With limited time in the exam room and limited resources, clinicians are often ill equipped to address SDOHs in their treatment plans for their patients, despite the significant impacts on health that they may pose. Health centers incorporating multidisciplinary care teams allow for a warm handoff of a patient to a nutrition specialist to access nutrition and food assistance programs. Meeting with a social worker to sign up for housing assistance and enrollment in other programs and social services can improve a patient’s health, reduce the overall cost of care for the health center, and allow clinicians to focus on clinical needs, knowing that the patient’s social needs are being addressed. For example, a patient experiencing pesticide poisoning that requires ongoing care in many cases is eligible for workers’ compensation, regardless of immigration status.7 The clinician, in addition to caring for the patient’s medical condition and reporting the pesticide exposure to state authorities, should provide referral to either a social worker, a medical-legal partnership worker, or other patient advocate who can help the patient understand his or her basic rights, learn how to access workers’ compensation benefits, and help the patient navigate referrals when needed.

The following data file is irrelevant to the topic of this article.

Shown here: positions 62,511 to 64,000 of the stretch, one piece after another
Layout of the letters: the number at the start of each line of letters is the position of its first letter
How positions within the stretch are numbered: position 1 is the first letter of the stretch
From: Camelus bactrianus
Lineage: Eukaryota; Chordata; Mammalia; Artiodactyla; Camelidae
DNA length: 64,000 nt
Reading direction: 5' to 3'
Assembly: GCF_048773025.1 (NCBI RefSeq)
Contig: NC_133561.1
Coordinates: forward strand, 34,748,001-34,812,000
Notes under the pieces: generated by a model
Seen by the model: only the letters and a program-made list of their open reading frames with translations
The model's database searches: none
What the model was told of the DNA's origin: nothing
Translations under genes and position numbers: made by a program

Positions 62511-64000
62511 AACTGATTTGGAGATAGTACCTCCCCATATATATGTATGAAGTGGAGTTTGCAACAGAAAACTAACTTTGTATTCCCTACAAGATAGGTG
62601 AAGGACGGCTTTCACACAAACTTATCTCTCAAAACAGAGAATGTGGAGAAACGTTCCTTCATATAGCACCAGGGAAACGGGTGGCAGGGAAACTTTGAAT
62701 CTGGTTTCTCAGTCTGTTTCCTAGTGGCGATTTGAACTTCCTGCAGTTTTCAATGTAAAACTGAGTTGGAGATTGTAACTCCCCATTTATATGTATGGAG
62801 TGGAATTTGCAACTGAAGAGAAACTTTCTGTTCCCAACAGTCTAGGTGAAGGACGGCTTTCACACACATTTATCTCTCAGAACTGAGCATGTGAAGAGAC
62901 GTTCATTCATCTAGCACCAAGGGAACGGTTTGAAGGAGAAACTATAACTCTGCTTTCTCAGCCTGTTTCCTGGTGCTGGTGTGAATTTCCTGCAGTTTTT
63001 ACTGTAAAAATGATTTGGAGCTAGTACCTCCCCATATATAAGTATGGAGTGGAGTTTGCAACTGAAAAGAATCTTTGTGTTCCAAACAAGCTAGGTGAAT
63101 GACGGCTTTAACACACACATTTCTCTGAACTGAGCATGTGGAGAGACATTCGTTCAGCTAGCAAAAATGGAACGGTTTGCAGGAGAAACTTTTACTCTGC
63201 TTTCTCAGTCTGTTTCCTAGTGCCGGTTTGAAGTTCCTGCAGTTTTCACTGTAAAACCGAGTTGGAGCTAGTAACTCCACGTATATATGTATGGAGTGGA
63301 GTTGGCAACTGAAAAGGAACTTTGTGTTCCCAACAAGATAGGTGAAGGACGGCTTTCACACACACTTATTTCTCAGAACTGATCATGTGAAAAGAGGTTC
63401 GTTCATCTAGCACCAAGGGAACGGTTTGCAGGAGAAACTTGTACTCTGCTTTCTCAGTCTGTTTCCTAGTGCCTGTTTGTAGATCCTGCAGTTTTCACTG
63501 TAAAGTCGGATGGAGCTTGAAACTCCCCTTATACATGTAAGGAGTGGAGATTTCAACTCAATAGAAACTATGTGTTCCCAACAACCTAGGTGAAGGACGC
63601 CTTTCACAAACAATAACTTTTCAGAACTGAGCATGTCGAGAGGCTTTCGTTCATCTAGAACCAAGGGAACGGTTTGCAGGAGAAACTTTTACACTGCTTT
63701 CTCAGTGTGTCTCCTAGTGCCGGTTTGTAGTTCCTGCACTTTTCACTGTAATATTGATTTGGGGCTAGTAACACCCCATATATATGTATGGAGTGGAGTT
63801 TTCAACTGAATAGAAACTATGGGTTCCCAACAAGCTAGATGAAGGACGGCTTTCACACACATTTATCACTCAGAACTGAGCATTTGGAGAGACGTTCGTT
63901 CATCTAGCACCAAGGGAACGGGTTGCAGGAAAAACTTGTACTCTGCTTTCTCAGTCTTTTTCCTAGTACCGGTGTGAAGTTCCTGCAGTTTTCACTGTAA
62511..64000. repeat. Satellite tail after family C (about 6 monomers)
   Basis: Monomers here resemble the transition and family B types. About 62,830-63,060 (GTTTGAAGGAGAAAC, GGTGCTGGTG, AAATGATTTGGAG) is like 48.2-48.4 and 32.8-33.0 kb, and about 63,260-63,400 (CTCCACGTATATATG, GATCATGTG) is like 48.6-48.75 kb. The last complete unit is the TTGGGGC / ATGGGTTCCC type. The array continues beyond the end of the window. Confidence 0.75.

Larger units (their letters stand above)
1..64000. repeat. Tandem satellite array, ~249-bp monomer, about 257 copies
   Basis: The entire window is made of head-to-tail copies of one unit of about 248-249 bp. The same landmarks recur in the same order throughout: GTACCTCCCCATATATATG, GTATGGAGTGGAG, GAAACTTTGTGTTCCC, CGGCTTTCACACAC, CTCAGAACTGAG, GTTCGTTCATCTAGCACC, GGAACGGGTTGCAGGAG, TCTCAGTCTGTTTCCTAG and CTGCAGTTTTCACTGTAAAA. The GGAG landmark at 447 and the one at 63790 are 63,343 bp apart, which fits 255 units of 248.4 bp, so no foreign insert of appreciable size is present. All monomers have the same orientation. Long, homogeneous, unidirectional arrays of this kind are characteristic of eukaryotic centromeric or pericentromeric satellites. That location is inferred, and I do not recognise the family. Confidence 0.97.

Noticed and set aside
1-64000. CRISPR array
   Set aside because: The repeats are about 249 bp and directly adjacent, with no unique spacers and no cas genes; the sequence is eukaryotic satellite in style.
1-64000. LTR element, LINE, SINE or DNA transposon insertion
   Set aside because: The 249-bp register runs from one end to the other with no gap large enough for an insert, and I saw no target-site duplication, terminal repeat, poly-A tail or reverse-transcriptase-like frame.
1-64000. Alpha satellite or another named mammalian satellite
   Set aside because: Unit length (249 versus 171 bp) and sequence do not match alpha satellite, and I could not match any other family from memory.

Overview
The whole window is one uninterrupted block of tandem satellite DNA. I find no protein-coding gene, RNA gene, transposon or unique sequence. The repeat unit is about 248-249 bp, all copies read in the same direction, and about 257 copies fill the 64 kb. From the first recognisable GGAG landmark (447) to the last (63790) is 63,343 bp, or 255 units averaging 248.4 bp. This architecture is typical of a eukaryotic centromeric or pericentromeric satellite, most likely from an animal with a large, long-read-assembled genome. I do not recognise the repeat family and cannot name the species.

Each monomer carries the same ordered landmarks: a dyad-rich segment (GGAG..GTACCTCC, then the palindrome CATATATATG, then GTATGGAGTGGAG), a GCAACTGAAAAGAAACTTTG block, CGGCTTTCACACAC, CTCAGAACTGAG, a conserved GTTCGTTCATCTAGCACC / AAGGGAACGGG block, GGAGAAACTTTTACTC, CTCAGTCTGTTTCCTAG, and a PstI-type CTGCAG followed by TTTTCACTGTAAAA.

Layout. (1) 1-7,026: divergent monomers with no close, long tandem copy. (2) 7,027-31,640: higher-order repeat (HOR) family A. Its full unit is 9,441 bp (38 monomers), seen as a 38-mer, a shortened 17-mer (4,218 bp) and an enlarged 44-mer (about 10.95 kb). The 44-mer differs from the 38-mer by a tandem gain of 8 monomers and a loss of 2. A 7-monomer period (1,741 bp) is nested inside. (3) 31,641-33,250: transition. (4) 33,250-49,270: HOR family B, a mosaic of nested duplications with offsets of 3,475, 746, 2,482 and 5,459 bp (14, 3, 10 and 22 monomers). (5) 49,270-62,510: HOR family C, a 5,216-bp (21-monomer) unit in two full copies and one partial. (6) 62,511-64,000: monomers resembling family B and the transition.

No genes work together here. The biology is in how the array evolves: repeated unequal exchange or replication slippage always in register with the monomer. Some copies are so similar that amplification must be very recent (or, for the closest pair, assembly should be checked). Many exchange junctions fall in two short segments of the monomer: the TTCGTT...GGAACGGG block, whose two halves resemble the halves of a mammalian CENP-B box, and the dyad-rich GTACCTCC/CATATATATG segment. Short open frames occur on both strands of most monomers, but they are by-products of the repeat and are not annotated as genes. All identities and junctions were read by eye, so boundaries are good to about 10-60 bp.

None of these barriers to health and well-being are new. Work-related determinants of health have negatively affected agricultural workers for generations. Agricultural workers lack some of the basic protections that all other workers are afforded, including the right to organize, minimum wage, overtime, paid sick leave, and workers’ compensation, although state-level regulations may address some of these gaps in some states.234 This agricultural exceptionalism, which began in the 1930s with the Fair Labor Standards Act and other federal worker protections that excluded farmworkers and persists today, fortifies cycles of poverty and affects workers’ health.5 Without the right to organize, workers have little sway in wages, which remain at poverty level in many parts of the country. Agricultural workers may be unable to afford to take time off work to receive needed care. When working conditions are unsafe, workers often feel disenfranchised and unable to ask for changes to improve those conditions, which may further endanger their health.

As the pandemic wears on, the spotlight on agricultural worker health has dimmed. Yet, most of these work-related determinants of health still exist. However, agricultural workers may be in a better position than before the pandemic in some ways. In many areas of the country, the COVID-19 pandemic boosted the development of numerous partnerships, between health centers, farm owners, agricultural workers, growers’ associations, farmworker advocates, state officials, and others. These partnerships developed, often among former antagonists, because agricultural workers needed a safe workplace in order for our food systems to continue operating – a goal on which all partners could agree. These partnerships can continue and be strengthened after the pandemic, to continue to serve agricultural worker health needs.